“We used a fresh, light palette to give a pared back look, so it doesn’t feel stuffy or traditional,” says Clarke. “We like paints by Edward Bulmer for their heritage colours and chalky consistency, or Little Greene.” The spacious, multi-functional basement was a damp, wet, concrete mess.
Now there is an airy gym and a games room with a massive cinema screen, pool table and bar, made stately and comfortable by sumptuous, custom-made sofas. They lovingly restored the original brick floor in the wine cellar, furnishing it with bespoke joinery and adding a statement hanging lamp from Jamb, so it’s now a room in which to linger and enjoy wine as well as to store it in.
“Increasingly, people are looking for serenity and calm, and we’ve made Benham Park lovely to wander around in, so it feels like a retreat,” says Clarke. “We also use plants and flowers to bring the outside in. A lovely fig tree in an unexpected corner or a palm as a focal point makes you feel good and as if you can breathe.”
Hotels are turning to Albion Nord to bring their magic touch to their residential experiences, though these projects are still under wraps. Meanwhile, in collaboration with craftsmen like Rory Stride and foundry Collier Webb, Albion Nord has designed an 11-piece collection of furniture for Chelsea Barracks, drawing on the barracks’ military history.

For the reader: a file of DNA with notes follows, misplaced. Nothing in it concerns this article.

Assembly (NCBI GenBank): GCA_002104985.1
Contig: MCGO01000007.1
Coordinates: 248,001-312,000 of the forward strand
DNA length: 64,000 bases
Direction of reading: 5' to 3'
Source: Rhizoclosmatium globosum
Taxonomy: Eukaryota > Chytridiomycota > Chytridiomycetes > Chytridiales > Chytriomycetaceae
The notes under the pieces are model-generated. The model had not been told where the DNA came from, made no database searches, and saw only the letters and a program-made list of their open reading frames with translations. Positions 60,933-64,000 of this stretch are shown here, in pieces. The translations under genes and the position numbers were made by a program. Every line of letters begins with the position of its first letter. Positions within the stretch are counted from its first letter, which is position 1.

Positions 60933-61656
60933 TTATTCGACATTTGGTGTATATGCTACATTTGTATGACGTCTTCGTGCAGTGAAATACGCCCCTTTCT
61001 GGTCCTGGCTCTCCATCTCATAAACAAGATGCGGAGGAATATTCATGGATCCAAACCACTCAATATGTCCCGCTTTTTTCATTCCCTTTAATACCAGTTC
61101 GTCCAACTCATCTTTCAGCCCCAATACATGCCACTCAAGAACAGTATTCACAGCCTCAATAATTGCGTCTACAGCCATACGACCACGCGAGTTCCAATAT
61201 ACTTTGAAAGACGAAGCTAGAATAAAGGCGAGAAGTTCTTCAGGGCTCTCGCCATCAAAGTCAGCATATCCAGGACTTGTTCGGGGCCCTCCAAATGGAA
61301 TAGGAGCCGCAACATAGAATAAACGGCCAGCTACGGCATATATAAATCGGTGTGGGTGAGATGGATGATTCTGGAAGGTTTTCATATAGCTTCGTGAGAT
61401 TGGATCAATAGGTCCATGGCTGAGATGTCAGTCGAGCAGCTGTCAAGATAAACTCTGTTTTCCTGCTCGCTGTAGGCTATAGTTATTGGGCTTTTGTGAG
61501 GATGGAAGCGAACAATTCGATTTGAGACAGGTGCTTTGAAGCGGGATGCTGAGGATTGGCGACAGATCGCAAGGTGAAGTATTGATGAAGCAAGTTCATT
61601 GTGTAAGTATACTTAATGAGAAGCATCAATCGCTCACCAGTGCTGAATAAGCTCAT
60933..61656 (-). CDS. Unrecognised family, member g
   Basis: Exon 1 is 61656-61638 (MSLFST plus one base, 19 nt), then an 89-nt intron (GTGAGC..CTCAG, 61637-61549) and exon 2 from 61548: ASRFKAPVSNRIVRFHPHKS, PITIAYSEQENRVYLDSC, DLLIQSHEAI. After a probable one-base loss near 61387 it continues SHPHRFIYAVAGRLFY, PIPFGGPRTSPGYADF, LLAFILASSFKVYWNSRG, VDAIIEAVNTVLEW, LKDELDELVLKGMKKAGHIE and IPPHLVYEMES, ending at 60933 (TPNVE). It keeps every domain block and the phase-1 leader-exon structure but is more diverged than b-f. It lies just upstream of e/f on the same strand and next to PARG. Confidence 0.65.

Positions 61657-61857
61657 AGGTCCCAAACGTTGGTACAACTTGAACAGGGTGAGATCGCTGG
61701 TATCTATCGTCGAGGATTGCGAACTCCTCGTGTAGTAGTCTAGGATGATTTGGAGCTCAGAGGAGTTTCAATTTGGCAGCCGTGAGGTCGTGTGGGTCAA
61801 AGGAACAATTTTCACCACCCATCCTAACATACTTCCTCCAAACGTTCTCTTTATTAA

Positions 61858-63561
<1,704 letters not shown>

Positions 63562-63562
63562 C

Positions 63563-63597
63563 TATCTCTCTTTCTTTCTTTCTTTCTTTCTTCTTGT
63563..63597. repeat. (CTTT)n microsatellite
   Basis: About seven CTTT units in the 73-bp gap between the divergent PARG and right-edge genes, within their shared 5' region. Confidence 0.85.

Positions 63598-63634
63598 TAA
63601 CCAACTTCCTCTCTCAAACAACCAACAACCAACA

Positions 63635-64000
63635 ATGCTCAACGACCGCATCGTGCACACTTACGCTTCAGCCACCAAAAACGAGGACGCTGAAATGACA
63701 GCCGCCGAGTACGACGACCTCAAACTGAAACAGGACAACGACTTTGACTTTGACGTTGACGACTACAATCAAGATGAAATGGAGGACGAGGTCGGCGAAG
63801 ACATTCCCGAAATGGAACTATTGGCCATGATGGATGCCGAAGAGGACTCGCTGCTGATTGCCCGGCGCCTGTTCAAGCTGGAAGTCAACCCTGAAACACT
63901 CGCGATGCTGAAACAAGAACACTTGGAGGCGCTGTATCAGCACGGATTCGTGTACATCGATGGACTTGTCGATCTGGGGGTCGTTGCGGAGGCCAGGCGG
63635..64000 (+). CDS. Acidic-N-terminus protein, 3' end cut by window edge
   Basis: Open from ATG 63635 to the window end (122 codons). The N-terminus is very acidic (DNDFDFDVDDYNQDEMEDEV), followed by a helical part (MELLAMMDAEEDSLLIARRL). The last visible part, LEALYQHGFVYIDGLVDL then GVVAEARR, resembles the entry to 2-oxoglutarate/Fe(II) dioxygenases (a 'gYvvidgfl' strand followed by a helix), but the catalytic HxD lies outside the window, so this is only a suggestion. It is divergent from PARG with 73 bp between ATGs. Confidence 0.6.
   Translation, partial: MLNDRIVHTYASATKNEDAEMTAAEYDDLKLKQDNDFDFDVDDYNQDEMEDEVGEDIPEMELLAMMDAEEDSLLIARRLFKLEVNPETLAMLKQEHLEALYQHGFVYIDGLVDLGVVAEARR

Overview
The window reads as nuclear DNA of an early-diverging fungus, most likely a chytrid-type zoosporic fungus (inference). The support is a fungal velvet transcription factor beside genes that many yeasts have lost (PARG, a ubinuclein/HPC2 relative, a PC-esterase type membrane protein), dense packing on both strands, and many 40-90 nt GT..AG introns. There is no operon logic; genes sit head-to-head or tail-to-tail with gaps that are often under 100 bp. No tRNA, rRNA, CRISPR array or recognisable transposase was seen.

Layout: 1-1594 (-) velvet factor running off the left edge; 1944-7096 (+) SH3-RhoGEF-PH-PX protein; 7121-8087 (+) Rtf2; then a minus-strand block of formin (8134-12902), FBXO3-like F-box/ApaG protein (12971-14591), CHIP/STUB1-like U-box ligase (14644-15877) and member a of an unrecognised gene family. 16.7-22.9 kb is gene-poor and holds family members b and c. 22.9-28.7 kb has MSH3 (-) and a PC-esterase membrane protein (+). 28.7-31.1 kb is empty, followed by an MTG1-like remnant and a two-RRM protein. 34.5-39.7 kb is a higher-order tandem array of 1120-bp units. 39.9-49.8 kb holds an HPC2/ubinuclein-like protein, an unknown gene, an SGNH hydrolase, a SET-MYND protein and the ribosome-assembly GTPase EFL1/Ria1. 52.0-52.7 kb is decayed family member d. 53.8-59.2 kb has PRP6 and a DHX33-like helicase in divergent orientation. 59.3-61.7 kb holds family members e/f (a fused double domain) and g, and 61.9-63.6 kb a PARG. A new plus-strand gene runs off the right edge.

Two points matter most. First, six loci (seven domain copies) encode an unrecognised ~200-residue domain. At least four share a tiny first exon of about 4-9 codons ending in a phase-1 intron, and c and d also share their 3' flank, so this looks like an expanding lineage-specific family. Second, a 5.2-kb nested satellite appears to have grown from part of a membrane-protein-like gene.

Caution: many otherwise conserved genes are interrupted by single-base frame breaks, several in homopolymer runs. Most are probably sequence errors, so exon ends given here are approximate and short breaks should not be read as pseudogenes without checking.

Finally – and you heard it here first – Albion Nord is opening an online shop, selling pieces from candlesticks to dressers and everything in between.
“When you work with important properties, people place their trust in you and that gives us a huge sense of responsibility,” says Johnson. “We handpick every object, so it serves a purpose and adds character, and it’s always enhanced by whatever we juxtapose it with. We combine all our pieces to create a magnificent jigsaw.”
Albion Nord’s signature skill lies in magically layering and putting disparate, eclectic pieces, both old and new, together to make a luxurious, desirable whole – a whole that reflects the client’s character and is soothing and joyous to live in. It’s alchemy of sorts, and we predict that ‘jigsaw’ could well become the word that defines their increasingly sought-after approach as we turn our backs on minimalist uniformity.